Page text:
Donald Trump on stage at the Republican National Convention to officially accept the party's nomination for the presidency. Photo: John Moore/Getty Images
Donald Trump on stage at the Republican National Convention to officially accept the party’s nomination for the presidency. Photo: John Moore/Getty Images

On the final evening of the Republican National Convention, Donald Trump delivered a lengthy (a total of 75 minutes) and ominous acceptance speech that focused on how America is no longer safe.

His usual good-humored frivolousness, which occasionally blunted the sharp edges of his rants, was no longer to be seen. The cheerful personality that occasionally made you chuckle, even while he’s blaring something outlandishly offensive, was replaced with a dark and ominous shouting.

He told frightening stories of how Americans are no longer safe when traveling abroad because of our failed foreign policies. “This is the legacy of Hillary Clinton,” he roared: “death, destruction, terrorism and weakness!”

The crowed erupted into chants of “Lock her up! Lock her up!” – a popular phrase that calls for the incarceration of Hillary Clinton for her role in the Benghazi crisis.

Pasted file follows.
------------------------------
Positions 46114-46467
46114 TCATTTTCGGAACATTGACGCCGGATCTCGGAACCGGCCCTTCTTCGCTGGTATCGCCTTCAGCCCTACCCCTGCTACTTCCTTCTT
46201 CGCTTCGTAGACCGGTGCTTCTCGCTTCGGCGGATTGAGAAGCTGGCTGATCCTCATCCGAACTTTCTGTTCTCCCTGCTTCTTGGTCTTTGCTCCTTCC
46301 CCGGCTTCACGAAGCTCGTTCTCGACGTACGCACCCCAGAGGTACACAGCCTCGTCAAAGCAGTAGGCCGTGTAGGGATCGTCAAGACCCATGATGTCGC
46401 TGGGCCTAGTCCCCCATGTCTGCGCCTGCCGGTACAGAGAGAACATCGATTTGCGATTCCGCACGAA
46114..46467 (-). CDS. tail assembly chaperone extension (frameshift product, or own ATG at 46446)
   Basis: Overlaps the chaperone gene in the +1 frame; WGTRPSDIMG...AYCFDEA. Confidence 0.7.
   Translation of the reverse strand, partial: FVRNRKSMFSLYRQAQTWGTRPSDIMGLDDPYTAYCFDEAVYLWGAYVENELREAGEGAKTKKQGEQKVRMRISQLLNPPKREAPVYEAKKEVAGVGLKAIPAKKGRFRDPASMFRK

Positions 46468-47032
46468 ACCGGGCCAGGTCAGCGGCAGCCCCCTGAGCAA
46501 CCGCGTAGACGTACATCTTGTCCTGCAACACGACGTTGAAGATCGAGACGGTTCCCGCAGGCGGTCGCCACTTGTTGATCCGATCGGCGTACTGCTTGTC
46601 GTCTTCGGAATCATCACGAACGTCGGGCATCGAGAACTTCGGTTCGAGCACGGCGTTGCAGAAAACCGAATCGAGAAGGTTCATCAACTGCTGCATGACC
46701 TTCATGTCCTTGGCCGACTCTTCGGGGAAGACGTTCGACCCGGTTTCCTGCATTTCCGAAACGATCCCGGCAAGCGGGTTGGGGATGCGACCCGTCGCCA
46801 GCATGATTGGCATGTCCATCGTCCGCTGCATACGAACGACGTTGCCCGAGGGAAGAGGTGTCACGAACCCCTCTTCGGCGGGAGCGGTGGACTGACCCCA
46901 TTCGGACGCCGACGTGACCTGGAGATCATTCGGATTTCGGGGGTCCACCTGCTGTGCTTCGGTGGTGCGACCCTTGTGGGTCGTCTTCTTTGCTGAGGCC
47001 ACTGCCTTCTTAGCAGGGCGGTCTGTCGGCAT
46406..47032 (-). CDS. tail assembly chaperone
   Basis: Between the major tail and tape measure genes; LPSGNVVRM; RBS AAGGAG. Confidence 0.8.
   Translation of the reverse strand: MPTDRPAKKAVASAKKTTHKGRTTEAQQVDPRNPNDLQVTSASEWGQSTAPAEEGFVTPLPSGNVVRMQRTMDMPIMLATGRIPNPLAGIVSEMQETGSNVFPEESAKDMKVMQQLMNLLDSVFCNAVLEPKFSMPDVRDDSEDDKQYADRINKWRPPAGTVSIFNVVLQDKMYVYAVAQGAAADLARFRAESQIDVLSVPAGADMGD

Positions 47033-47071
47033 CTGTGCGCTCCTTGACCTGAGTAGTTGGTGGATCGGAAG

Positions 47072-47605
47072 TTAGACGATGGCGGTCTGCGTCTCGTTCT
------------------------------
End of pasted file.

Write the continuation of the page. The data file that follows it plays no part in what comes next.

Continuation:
“Our Convention occurs at a moment of crisis for our nation,” warned Trump. “The attacks on our police, and the terrorism in our cities, threaten our very way of life!”

(You can watch Trump’s full speech or just the highlights)

The “we’re under attack” mentality is nothing new. It’s not the first, not will it be the last time that politicians use this technique to rile up popular support.

Six decades ago, during the Nuremberg Trial, Nazi commander and Hitler’s right hand man Hermann Göring admitted freely to Allied psychologist Gustave Gilbert how the Nazi regime had managed to rile up so much popular support.

Mugshot of Hermann Göring, leading Nazi commander, during the Nuremberg trials.

Göring was sitting in prison facing the inevitable death sentence from the Tribunal and became very frank with the psychologist, who later recounted Göring’s confessions in his book Nuremberg Diary:

“Of course the people don’t want war. After all, it’s the leaders of the country who determine the policy, and it’s always a simple matter to drag the people along whether it’s a democracy, a fascist dictatorship, or a parliament, or a communist dictatorship.

Voice or no voice, the people can always be brought to the bidding of the leaders. That is easy. All you have to do is tell them they are being attacked, and denounce the pacifists for lack of patriotism, and exposing the country to greater danger.”